By Trey Sanchez
Google’s search engine is more powerful in shaping politics than the tech company claims. Researchers found that the algorithm used by the leading search site in the world heavily favors Democratic candidates and the programming of the algorithm is a trade-secret.
Robert Epstein and Robert E. Robertson, a researcher at the American Institute for Behavioral Research and a professor at Northeastern University respectively, conducted an experiment in the months before the 2016 election. What they found was “stunning,” according to The Washington Times: “Google searches returned twice as many pro-Hillary Clinton news articles as Yahoo searches.” Additionally, pro-Clinton articles were heavily filtered to men and residents of blue states more so than women and residents of red states. In all cases, Clinton was the obvious favorite over Donald Trump.
The Times summarizes the researchers’ quest:
Mr. Epstein and Mr. Robertson, in their research, looked at 4,045 election-related searches on Google and Yahoo during a 25-day period from mid-October through Election Day. They found that the pro-Clinton articles swamped pro-Trump news.
“The algorithms are not programmed with an equal time rule,” said Mr. Epstein, a vocal Clinton supporter. “They are programmed to put one thing ahead of another in a way that is highly secret and ever-changing.”
He said his experiments show the power of news searches to affect politics and has found that he could boost support for a candidate by as much as 63 percent after just one Google search session. That is based on five experiments Mr. Epstein ran in two countries in which study participants changed their opinions of a candidate based on a manipulated search engine. He has dubbed this the “search engine manipulation effect.”
A late-2015 study by Nicholas Diakopoulos discovered similar results. He Google-searched all 16 presidential candidates and watched the results land heavily in favor of the Democrats versus the Republicans. Clinton alone received five positive search results on the first page and only one negative. Trump, on the other hand, had four positive results and three negative results on the first page. As for other candidates, a search for Bernie Sanders resulted in nine positive results and — drumroll — ZERO negative results. Contrast that with Ted Cruz, who received ZERO positive results. Diakopoulos also found that Google’s news box — which has since been removed — favored left-wing outlets and out of 113 of them, Google only referenced one conservative source, Fox News — and even then, it was only one percent of the time.
While Google will claim that its algorithm can’t distinguish between liberal and conservative and calculates results based on “relevance” and “diversity,” it appears, at least to conservatives, quite biased. That’s probably because the people who are programming the algorithm are biased. That’s no surprise; just follow the money.
The Times listed where Google’s money and other favors go when elections are on the line. Here’s a summary:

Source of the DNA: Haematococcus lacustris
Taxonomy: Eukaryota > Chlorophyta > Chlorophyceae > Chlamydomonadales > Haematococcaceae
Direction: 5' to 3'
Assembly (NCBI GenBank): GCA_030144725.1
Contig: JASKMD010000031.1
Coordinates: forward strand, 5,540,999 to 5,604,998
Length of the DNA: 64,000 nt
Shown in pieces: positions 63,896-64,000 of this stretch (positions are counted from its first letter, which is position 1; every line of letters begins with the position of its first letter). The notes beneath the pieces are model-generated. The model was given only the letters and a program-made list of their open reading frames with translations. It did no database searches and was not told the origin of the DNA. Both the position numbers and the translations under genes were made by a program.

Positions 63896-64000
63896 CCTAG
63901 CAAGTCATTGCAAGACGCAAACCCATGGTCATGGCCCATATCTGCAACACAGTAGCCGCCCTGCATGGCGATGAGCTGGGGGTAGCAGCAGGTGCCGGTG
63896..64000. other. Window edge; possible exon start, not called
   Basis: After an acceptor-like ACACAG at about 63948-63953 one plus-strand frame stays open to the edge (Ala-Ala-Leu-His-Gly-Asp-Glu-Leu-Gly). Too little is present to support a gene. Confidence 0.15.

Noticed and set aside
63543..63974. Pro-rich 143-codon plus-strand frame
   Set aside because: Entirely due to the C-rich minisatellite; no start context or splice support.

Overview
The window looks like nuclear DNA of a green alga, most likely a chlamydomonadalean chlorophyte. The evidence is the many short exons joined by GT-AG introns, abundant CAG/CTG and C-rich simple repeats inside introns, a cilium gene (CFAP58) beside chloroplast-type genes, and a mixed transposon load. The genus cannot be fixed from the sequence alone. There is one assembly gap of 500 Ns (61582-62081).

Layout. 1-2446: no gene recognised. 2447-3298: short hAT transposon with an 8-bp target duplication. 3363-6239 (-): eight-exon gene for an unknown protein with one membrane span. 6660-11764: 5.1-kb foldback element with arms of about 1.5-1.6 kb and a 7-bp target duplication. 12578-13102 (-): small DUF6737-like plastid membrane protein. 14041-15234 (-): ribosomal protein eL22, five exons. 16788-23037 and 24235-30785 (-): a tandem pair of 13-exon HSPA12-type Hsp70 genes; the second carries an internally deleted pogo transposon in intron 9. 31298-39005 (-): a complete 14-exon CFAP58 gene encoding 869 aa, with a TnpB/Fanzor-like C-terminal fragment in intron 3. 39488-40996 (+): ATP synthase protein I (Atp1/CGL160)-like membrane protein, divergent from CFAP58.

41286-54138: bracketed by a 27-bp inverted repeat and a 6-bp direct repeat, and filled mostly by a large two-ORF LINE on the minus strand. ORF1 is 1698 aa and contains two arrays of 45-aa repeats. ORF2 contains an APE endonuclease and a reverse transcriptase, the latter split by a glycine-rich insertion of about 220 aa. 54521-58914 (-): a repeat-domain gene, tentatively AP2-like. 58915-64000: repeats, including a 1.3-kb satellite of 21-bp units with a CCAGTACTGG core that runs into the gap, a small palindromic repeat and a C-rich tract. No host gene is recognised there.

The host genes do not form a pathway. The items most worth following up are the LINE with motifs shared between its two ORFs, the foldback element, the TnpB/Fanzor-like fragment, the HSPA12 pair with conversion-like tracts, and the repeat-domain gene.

- Google holding company Alphabet Inc. donated nearly $1.6 million to Clinton, and $359,000 to Bernie Sanders. Trump got a paltry $23,000.
- 63% of Alphabet’s 2016 contributions were given to Democrats. Only 22% went to the GOP, and 12% to independents.
- Clinton staffers were loaned the Google jet on multiple occasions.
Google also loved Barack Obama, as The Times noted:
The Obama administration also built deep links with Google, where 22 former White House officials worked, while 31 Google executives went to work for the White House or were appointed to federal advisory boards, including the President’s Council of Advisers on Science and Technology and the President’s Council on Jobs and Competitiveness, according to a study by the Campaign for Accountability.
In total, nearly 250 people shuttled from government service to Google or vice versa during the Obama administration.
The same study found that Google representatives attended White House meetings more than once a week, on average, from the start of the Obama presidency through October 2015. During that same period, Google lobbyists visited the White House 128 times, the most of any lobbyist during that time.
Scott Cleland, who authored a book about Google, was quoted as saying, “These companies are shockingly political. They are the gatekeepers of all the world’s information, and everything they do has a political angle to it.”
This phenomenon isn’t limited to Google, either. It’s widespread across social media platforms, as well. Facebook was criticized during the campaign for stacking its trending feed with pro-Democrat stories. But what else can you expect from the company whose COO, Sheryl Sandberg, gushed on Clinton to John Podesta in an e-mail exchange released by WikiLeaks:
“I want HRC to win badly,” Ms. Sandberg said in one missive. In a later email, she told Mr. Podesta she was looking forward to working with him “to elect the first woman President of the United States” and she was “thrilled” by the progress Mrs. Clinton was making.
And then, there’s Twitter, which recently blocked an ad by Rep. Marsha Blackburn (R-TN) because she mentioned Planned Parenthood’s penchant for selling aborted baby parts. They eventually released the hold on the ad, but only after backlash mounted.
The censorship of conservatism is full-tilt and sprawled across multiple platforms. As technology policy specialist Seton Motley puts it: “The damage being done to conservatives is almost incalculable. If network television media bias can give a candidate a 4- to 6-point advantage and social media giants have more power than the networks, can we even quantify a number?”